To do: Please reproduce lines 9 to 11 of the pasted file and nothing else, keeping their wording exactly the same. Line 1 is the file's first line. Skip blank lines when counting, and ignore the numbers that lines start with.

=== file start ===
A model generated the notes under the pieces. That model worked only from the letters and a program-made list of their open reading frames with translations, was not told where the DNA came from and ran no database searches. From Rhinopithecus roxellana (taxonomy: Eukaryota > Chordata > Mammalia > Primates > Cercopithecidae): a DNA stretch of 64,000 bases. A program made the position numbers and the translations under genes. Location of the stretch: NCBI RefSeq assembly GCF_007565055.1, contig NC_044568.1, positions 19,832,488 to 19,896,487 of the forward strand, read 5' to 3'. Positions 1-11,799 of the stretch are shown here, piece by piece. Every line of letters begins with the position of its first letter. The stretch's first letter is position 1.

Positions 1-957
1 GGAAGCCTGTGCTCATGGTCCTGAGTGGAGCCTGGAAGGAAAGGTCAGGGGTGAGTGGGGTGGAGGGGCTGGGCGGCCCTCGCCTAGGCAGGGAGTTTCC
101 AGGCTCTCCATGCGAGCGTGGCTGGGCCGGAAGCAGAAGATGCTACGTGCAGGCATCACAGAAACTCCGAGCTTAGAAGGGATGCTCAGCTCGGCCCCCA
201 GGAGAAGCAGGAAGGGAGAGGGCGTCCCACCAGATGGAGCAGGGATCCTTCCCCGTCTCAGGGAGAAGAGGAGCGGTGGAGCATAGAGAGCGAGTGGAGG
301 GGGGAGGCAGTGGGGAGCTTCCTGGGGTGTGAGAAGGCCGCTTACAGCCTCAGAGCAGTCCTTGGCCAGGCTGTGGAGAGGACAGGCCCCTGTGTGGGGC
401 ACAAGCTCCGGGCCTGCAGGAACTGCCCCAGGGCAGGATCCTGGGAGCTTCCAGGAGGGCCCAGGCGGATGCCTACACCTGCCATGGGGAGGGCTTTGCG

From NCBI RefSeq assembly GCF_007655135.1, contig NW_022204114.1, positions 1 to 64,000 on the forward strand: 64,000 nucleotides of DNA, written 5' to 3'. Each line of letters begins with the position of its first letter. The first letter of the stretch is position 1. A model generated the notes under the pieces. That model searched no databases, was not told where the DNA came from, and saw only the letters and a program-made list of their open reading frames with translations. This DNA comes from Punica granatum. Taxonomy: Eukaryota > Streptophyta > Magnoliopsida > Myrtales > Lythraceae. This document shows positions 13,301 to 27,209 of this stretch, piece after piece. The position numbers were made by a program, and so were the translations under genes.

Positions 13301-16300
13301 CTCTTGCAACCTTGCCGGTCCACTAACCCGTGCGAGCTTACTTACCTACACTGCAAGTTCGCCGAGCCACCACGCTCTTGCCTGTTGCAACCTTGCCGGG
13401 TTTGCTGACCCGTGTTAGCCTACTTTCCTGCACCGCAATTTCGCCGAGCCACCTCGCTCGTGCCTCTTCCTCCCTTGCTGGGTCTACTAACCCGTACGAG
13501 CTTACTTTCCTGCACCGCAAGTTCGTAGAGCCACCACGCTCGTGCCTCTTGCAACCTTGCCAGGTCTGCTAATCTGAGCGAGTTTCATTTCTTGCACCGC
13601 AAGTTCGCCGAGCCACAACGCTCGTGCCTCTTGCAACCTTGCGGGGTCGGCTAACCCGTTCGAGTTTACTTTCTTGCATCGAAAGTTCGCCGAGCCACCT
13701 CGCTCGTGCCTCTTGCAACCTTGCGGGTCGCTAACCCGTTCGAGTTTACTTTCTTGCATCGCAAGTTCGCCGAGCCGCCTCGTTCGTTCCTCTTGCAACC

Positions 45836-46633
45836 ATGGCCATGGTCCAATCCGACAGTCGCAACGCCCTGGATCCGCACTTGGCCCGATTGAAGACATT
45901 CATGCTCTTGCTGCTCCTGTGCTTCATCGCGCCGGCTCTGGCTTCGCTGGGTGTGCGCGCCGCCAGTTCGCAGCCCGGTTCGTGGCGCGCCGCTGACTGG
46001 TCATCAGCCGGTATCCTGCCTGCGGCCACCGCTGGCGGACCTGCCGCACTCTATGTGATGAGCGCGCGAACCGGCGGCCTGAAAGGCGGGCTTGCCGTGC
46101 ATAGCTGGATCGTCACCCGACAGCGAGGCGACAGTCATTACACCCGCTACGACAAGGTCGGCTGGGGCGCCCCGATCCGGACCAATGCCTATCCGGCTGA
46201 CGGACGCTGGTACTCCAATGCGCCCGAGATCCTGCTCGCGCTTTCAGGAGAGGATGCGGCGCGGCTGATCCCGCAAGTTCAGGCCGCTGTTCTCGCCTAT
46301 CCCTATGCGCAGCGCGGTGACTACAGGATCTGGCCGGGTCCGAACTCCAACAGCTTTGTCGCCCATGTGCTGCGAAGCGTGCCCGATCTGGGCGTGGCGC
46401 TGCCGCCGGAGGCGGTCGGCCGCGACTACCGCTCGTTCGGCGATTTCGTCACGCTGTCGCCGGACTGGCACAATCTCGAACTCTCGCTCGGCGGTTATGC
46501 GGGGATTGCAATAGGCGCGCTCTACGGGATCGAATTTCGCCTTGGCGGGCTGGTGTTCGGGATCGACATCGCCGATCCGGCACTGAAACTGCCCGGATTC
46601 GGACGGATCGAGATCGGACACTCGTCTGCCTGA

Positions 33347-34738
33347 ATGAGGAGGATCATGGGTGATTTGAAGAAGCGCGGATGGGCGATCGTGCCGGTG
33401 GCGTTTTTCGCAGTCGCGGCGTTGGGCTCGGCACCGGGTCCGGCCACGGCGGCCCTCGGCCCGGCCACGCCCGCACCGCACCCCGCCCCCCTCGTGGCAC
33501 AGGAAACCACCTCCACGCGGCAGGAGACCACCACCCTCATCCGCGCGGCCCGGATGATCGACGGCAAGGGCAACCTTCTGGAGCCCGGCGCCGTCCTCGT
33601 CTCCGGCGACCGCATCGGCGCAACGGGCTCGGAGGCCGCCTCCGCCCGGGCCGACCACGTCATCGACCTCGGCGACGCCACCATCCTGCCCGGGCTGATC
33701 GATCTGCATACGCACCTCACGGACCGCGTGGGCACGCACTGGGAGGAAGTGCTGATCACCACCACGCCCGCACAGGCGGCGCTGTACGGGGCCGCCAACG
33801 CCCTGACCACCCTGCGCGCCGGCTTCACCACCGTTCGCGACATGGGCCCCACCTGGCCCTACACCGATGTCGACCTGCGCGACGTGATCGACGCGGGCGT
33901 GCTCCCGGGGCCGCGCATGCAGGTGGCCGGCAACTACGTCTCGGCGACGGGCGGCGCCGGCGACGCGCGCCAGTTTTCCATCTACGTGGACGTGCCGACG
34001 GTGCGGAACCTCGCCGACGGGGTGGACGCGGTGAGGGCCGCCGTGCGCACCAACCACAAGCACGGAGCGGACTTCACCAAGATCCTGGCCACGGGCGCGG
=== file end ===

Positions 13301-16300
13301 CTCTTGCAACCTTGCCGGTCCACTAACCCGTGCGAGCTTACTTACCTACACTGCAAGTTCGCCGAGCCACCACGCTCTTGCCTGTTGCAACCTTGCCGGG
13401 TTTGCTGACCCGTGTTAGCCTACTTTCCTGCACCGCAATTTCGCCGAGCCACCTCGCTCGTGCCTCTTCCTCCCTTGCTGGGTCTACTAACCCGTACGAG